Stone Free: Jimi Hendrix in London, September 1966-June 1967
In many respects, Jimi changed the sound of rock far more than the Beatles. You know, they brought songwriting to rock and roll, but Jimi changed the sound of the guitar.
— Pete Townshend
This is a great book for most any Jimi Hendrix fan, it focuses on the nine month period of time when he went to London and really changed the entire trajectory of his career. He worked his behind off developing everything from his wardrobe, his performing skills, expressing himself vocally, etc. Making use of every moment he morphed himself from a backup player to the headlining star he was meant to be. He got a bass player and a drummer, Noel Redding, and John “Mitch” Mitchell, and formed a trio, Jimi Hendrix and the Experience, and they rehearsed some songs until they felt they were ready to go on stage as an opener for another group. This is how he developed himself into a full act, moving from the back of the stage to the front. Then Chas Chandler, formerly of the group The Animals, along with Animals manager Mike Jeffery, who’d gotten Hendrix to go to London in the first place, and were co-managing him, got the band some work in France, Germany and in England to give them the experience they needed.
In October 1966 Chandler also got the band their first studio recording session for “Hey Joe”. Hendrix was still uncertain about his singing voice and wanted to bury the vocals under the music. Chandler wouldn’t allow it though and made Jimi turn the volume back down. Once he got that song down, they needed a song for the B side and Jimi was told he needed to write his own songs in order to get publishing royalties. So, no problem, Hendrix transitions from player to player/songwriter, boom. “He had attempted writing songs before, but the true flowering of Jimi Hendrix, composer, occurred after his move into Hyde Park Towers.” “Stone Free” was his first official composition for the Experience, written in the Hyde Park Towers a day or two after the initial “Hey Joe” session. Soon after, he was playing it in clubs and recording it. Other songs soon followed. Jimi also jammed with lots of other artists, many of whom were world famous names like Eric Clapton, The Rolling Stones, etc. His very shy, polite manner made him easy to get along with.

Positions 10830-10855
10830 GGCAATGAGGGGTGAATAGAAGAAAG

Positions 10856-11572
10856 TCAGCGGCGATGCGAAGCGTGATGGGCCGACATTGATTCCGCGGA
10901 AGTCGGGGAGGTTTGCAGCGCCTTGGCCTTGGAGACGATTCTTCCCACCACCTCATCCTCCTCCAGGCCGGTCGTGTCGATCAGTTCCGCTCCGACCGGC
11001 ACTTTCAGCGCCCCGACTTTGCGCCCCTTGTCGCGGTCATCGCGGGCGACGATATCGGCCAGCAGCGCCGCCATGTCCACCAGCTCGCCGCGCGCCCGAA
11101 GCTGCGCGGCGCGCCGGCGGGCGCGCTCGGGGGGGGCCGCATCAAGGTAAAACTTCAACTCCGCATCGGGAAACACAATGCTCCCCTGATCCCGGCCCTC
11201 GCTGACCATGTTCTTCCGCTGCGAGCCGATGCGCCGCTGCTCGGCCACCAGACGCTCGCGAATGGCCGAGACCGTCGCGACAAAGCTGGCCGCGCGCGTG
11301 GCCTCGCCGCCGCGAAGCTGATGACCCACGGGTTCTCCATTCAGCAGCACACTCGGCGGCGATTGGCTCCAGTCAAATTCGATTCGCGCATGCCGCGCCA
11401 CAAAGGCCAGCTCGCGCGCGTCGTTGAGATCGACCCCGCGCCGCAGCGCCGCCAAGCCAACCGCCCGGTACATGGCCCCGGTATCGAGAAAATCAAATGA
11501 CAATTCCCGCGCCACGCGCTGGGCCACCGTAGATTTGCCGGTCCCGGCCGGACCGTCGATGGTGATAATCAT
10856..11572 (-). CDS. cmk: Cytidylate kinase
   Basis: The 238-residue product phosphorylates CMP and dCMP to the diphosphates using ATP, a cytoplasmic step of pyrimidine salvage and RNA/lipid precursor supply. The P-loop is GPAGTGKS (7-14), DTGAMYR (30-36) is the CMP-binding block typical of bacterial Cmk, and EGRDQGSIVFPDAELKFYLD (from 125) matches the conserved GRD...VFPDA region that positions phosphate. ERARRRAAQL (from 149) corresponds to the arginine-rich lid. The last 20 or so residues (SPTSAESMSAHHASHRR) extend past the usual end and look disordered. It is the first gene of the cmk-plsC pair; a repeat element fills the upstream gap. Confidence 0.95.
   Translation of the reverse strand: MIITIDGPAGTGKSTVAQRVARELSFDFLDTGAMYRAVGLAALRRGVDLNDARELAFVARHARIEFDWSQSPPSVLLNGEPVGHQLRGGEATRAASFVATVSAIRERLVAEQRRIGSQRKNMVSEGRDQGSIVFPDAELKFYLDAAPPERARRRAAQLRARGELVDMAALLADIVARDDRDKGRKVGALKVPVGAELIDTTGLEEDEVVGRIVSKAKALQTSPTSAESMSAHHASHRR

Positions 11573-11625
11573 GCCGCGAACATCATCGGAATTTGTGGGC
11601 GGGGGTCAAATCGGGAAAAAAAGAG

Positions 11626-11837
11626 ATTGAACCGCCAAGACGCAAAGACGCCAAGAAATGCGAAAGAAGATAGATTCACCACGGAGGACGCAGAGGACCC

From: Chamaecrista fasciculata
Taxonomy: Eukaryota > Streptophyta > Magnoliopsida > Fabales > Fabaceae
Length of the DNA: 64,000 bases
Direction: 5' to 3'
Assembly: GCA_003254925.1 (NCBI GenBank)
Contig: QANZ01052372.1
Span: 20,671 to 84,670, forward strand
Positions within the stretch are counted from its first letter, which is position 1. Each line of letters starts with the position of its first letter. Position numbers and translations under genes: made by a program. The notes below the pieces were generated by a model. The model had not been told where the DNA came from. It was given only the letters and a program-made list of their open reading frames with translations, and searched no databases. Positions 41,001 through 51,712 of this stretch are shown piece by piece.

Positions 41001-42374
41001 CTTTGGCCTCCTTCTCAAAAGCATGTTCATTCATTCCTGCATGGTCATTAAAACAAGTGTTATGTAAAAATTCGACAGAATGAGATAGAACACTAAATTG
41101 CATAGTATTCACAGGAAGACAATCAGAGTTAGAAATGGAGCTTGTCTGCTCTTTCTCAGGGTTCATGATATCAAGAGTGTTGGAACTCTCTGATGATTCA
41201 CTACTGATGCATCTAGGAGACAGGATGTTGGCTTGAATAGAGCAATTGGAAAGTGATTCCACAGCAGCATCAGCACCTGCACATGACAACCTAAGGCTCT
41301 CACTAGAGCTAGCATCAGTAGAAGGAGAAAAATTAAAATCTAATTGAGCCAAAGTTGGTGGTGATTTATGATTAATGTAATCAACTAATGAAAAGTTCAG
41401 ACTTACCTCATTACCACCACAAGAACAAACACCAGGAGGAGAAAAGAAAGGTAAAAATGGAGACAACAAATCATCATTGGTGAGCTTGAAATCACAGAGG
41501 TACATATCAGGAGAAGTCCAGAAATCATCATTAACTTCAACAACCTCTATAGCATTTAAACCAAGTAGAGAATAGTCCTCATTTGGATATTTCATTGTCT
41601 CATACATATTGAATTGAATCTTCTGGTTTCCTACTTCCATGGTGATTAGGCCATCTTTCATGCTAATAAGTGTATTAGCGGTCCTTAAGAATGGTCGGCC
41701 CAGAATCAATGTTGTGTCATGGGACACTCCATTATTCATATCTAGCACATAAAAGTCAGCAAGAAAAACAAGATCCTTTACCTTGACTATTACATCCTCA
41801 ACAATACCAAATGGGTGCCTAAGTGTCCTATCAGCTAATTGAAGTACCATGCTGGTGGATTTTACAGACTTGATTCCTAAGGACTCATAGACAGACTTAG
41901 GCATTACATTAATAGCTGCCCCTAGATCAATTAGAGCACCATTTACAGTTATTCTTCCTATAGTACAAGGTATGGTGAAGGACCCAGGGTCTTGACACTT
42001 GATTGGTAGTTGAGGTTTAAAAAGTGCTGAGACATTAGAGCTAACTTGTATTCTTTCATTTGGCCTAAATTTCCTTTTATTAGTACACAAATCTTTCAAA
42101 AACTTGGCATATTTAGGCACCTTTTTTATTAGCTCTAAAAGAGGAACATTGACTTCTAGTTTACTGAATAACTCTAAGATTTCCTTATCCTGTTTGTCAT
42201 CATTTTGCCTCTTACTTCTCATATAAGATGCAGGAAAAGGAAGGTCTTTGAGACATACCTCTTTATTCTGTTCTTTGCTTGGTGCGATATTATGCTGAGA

The book follows him through that whole period of time, as he transforms from a veritable unknown to someone everyone has heard of and are eagerly awaiting his show back in the US. My thanks for the electronic copy that was provided by NetGalley, author Jas Obrecht, and the publisher for my fair review.
University of North Carolina Press 256 pages
Pub: Nov 12th, 2018
RATED: 4/5 Stars
The Author– Jas Obrecht is an award-winning music journalist and former editor of Guitar Player magazine. He has written for Rolling Stone, Living Blues, and many other publications. His many books include Talking Guitar: Conversations with Musicians Who Shaped Twentieth-Century American Music. He lives in Ann Arbor, Michigan.